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Center for Environmental Policy and Behavior director Mark Lubell joins Geoffrey Riley on Jefferson Public Radio's The Jefferson Exchange to discuss how people work together and how policy is shaped in a collective way.
Ramiro Berardo and I recently published a new article on the structure of polycentric and complex governance systems for water management (sorry for the gated links…but see key figure inserted in this blog, where policy actors are circles, venues squares, and links represent participation). We have been working on this project for a number of years, driven by the reality that most environmental governance arrangements involve many different actors participating in multiple policy venues, and working on interrelated problems. Fortunately, veteran California environmental policy-maker Phil Isenberg was kind enough to provide a commentary on the article. Among Phil’s comments are, “For those of us with some responsibility for making decisions on water and the environment and hoping to 'do good'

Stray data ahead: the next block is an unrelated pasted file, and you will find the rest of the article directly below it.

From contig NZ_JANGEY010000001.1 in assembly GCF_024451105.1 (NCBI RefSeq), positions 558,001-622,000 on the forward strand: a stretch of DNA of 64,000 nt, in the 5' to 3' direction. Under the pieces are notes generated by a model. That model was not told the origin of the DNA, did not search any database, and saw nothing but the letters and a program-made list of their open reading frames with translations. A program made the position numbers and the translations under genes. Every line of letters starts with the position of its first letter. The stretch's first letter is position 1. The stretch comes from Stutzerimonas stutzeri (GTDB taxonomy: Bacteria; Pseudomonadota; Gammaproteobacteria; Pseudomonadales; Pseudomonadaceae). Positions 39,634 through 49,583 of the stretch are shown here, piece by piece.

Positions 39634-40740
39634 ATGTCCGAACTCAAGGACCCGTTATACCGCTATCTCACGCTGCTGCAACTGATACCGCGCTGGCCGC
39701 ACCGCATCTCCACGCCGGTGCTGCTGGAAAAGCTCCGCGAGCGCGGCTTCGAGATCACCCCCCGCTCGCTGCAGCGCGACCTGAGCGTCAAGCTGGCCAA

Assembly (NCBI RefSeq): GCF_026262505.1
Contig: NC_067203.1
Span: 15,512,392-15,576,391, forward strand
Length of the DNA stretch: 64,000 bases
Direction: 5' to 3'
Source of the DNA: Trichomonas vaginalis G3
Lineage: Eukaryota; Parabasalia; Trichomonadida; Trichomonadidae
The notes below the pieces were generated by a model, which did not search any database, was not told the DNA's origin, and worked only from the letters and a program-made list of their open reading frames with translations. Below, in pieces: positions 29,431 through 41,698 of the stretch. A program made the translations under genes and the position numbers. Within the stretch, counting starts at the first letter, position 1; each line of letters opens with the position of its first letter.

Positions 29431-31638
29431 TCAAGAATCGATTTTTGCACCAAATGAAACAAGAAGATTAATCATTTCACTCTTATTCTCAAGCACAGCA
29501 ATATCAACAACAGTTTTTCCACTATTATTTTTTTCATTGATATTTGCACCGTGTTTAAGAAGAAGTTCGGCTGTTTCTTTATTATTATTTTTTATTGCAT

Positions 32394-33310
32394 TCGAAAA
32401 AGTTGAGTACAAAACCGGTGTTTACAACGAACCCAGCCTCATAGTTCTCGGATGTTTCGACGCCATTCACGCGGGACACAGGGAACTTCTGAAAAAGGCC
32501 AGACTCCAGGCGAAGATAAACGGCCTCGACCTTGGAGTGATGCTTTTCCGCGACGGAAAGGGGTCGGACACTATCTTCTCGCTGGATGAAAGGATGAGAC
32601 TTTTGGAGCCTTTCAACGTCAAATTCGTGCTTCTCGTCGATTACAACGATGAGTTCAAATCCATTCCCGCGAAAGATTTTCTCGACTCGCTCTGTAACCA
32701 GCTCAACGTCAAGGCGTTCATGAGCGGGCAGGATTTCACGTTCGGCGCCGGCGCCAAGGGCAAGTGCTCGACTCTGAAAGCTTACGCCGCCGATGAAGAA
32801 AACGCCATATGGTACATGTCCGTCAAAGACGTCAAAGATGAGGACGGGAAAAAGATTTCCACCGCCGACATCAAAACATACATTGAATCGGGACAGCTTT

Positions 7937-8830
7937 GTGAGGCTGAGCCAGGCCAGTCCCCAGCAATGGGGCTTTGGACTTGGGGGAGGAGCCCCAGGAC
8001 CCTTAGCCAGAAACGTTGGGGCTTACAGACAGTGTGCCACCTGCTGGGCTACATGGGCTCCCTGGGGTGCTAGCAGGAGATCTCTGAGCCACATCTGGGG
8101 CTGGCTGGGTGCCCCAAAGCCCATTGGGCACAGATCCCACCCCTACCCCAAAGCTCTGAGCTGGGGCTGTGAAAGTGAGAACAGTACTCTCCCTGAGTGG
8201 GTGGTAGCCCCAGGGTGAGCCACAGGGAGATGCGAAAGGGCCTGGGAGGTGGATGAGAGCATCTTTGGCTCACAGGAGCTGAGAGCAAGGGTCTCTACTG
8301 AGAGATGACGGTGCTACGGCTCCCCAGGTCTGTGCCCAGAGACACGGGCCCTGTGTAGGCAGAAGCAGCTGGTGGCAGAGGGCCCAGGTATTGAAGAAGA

Blogs are sometimes good for making arguments that might not be published. Of course a good blog doesn’t just invent nonsense. Rather, it focuses on expert-based opinions. In the next couple of months, I’m going to write some expert-based opinions about theories of environmental governance that I use in my research. I begin with a long-standing criticism I have of the term “network governance”, in particular when it is used to describe a form of governance that is different from markets and hierarchies.
It was great to connect with Bob Bertsch today, from North Dakota State University. He is a communications specialist who runs a podcast called "Working Differently in Extension". We had a conversation about the idea of Extension 3.0, and how it relates to the traditional model of Cooperative Extension. It was very interesting to hear how he is thinking about some of the same ideas, and facing some of the same challenges in forwarding the idea. Click here for a direct link to the podcast.
I have been pedaling the idea of "Extension 3.0" in the context of several grants and also meetings with administrators. It is beginning to get some traction within the college and UC Division of Ag and Natural Resources. When an official of DANR forwaded some of these materials to his staff, he described the reaction as "shaking up a can of soda in the hallway" because everybody got excited. I think this is good news in the context of a bureaucracy. See the attachment for a summary of the idea.